We Were Trumped!

By Bobbie Kirkhart

Americans do not vote directly for their presidents. We vote for the people who will vote for our presidents. Each state is assigned electors, based partly on population, but each state is assigned an additional two electoral votes, regardless of its size. Consequently, a vote from a person in a rural state has more influence than a vote from an urbanized area. This system has given us five presidents who came in second in the people’s vote with mixed results. Three have made us question this system. With Rutherford Hayes, we got Jim Crow law that denied African Americans their civil rights for more than 100 years. With George W. Bush, we got the Iraq war. With Donald Trump, well, we got – Trump!

It is fair to say that Donald Trump was the most active president the USA has ever had. A great amount of energy was put into reversing every policy and alienate every friend of his predecessor, Barack Obama. There was little or no restraint in either his actions or his words – perhaps to this day he doesn’t understand that there are people who disagree with him. He admitted that he did not expect the United Nations delegates to laugh when he told them that his administration had accomplished more than any other in U.S. history, and it seems likely he was not inviting ridicule when he wondered aloud whether injecting chlorine bleach would cure the coronavirus.

Often these musings were characterized as lies. Many were, but it is also clear that he has an extraordinary ability to convince himself of his own truth. As it is impossible to read his mind, the press has lumped them together as “lies and misleading statements.” Presidential historian Michael Beschloss said, “I have never seen a president in American history who has lied so continuously and so outrageously as Donald Trump.”

In any event, with an army of aides, most of whom lasted for only a few months, he created a constant flurry of activity. Trump communicated with the American people largely by Twitter, where he often had no aide to advise him. From his official declaration of candidacy in June 2015 through the four years of his presidency, he tweeted over 34,000 times. During his term, those tweets were considered to be official statements made by the President of the United States. Many tweets were not true. Notoriously, he often fired people by sending out a public Tweet, and he fired people often. The turnover in his executive staff was 93%, more than in any first term of the previous five presidents.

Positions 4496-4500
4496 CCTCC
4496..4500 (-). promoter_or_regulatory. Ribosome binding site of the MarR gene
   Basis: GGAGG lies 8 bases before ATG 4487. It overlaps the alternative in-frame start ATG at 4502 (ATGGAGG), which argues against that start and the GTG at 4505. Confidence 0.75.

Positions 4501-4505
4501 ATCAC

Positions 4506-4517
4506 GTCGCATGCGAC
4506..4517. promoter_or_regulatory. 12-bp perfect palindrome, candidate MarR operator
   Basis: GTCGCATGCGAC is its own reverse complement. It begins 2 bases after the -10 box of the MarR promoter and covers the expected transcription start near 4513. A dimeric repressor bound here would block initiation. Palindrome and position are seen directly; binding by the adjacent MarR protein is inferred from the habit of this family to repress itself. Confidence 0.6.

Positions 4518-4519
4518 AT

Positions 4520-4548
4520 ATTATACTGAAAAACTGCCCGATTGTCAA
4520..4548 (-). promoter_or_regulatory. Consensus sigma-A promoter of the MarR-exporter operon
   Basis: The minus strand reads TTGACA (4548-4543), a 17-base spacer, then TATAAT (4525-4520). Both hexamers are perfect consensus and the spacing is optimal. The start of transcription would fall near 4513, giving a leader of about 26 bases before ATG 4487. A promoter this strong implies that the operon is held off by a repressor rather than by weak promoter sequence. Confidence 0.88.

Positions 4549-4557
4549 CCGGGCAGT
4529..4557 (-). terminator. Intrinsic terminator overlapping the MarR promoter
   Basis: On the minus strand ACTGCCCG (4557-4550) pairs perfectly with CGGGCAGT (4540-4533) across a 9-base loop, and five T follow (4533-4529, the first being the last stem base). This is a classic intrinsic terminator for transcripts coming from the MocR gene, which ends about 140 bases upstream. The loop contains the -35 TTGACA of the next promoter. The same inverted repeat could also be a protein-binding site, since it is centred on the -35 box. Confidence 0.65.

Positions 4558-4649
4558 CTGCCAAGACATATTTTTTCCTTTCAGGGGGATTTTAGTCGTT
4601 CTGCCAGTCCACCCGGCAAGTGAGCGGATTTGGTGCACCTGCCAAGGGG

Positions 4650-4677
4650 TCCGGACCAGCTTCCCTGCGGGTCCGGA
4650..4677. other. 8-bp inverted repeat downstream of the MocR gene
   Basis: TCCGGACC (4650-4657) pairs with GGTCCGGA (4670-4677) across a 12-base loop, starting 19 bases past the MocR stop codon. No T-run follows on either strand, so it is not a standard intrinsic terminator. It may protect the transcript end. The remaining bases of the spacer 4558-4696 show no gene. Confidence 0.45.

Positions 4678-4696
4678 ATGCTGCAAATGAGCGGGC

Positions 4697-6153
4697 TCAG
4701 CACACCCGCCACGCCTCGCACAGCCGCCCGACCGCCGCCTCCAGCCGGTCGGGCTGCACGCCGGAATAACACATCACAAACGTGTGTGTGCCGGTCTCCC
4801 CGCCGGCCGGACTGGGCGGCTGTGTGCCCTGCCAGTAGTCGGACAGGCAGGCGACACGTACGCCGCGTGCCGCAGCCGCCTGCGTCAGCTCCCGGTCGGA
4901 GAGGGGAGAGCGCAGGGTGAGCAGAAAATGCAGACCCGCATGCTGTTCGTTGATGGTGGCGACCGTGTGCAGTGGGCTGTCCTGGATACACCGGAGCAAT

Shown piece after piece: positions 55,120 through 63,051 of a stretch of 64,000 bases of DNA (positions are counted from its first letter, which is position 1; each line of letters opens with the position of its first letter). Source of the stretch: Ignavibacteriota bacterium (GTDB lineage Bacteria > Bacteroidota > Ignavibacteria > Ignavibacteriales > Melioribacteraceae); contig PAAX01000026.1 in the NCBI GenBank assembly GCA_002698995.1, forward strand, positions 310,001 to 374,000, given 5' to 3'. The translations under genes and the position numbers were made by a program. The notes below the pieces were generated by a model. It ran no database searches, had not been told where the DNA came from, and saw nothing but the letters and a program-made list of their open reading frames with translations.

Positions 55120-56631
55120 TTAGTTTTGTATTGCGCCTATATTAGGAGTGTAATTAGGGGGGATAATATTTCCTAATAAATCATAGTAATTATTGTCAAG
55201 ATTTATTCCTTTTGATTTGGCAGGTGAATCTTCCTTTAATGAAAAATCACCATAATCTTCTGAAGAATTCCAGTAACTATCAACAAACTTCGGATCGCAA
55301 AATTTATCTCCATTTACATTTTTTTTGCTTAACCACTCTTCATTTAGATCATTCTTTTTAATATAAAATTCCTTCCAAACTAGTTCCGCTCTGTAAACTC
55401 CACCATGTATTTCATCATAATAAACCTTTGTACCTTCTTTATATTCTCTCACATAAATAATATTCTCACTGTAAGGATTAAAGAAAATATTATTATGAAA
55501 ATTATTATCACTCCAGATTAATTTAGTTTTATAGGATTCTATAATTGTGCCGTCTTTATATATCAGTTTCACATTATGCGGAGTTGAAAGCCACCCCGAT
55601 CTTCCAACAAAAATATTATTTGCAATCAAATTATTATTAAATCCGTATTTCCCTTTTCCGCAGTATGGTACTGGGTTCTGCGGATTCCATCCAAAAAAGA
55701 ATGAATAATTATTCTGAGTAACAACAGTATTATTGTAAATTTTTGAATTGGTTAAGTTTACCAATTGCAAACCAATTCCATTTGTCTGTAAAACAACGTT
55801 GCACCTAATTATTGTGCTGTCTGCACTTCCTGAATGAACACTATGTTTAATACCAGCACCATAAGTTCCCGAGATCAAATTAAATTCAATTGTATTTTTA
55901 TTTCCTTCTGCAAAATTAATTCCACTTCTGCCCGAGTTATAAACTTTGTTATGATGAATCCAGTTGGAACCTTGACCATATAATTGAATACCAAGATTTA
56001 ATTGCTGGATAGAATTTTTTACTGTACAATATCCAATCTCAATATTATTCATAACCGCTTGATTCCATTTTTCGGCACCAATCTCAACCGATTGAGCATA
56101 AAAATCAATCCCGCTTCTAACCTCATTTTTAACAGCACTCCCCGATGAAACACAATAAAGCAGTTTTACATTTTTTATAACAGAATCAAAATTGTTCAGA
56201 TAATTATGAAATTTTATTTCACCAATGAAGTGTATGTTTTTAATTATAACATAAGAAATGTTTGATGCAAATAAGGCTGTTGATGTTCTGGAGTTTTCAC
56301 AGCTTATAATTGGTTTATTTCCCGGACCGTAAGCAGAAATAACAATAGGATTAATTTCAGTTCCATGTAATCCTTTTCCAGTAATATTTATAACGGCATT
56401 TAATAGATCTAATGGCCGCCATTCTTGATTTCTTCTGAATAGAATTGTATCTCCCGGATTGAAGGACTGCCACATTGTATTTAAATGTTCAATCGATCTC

Two issues dominated Trump’s time in office: racism and the coronavirus.

He launched his political career by claiming that Barack Obama was born in Kenya and therefore not eligible to be the U.S. president. Trump put his talents at getting publicity into this movement and even claimed, falsely, that he had sent two investigators to Hawaii to get Obama’s birth certificate. Despite his promises that we would see it soon, it never came.

During his presidency, Trump’s disdain for non-white people was neither hidden nor mitigated. In referring to Latin American immigrants, he said, “These aren’t people. These are animals.” When he was presented with a proposal to increase immigrants from underrepresented Haiti and Sub-Saharan Africa, he asked, “Why do we want all these people from ‘shithole countries’ coming here?” The United Nations cited the U.S. government, saying, “U.S. authorities have utterly failed to take the steps required to detect, monitor, and prevent racist and xenophobic incidents.

The Trump administration’s earliest act that aggravated the virus was the Trump administration’s disbanding of the National Security Council’s Pandemic Response Team in 2018. In fairness, Trump’s people are not the first to be corrected in hindsight, but once the virus emerged, Trump’s initial response was to belittle it. Several times in February 2020, he predicted the virus would disappear “miraculously” by April. As we know, it didn’t work out that way. Perhaps worse than inaction was the counteraction. When the medical experts announced that facemasks are effective in retarding the spread of the virus and urged all to wear them, Trump immediately followed the announcement with his belief that a mask is a “personal choice” and that he would not wear one. He repeatedly held rallies of thousands of people with no social distancing and few masks. The new cases that came up after such rallies proved that they were super spreaders.

It’s hard to think that there is any other explanation besides the president’s attitude and actions for the fact that the United States, with approximately four percent of the world’s population, suffers 20 percent of the world’s cases.

It is today an open question as to whether he really believes that he won re-election. (It was not that close). We know that many of his allies have told him that he had lost, but too many have humored him in his insistence that the process was rigged against him.

On January 6, 2021, Trump held a rally in Washington, exhorting his supporters to march to the capitol building where the ceremonial confirmation of the votes was happening and “stop the steal.” They stormed the Capitol, threatening to kill democratic legislators and chanting “Hang Mike Pence,” the loyal Republican Vice President, for his ceremonial part in the event.

As we all know, the coronavirus did not go away in April 2020. Especially now that Trump hasn’t been impeached, he’s insisting he won’t go away any time soon either.

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Bobbie Kirkhart is a past president of the Atheist Alliance International and of Atheists United. She is a founder and past vice president of the Secular Coalition for America. She is a frequent contributor to U.S. freethought publications.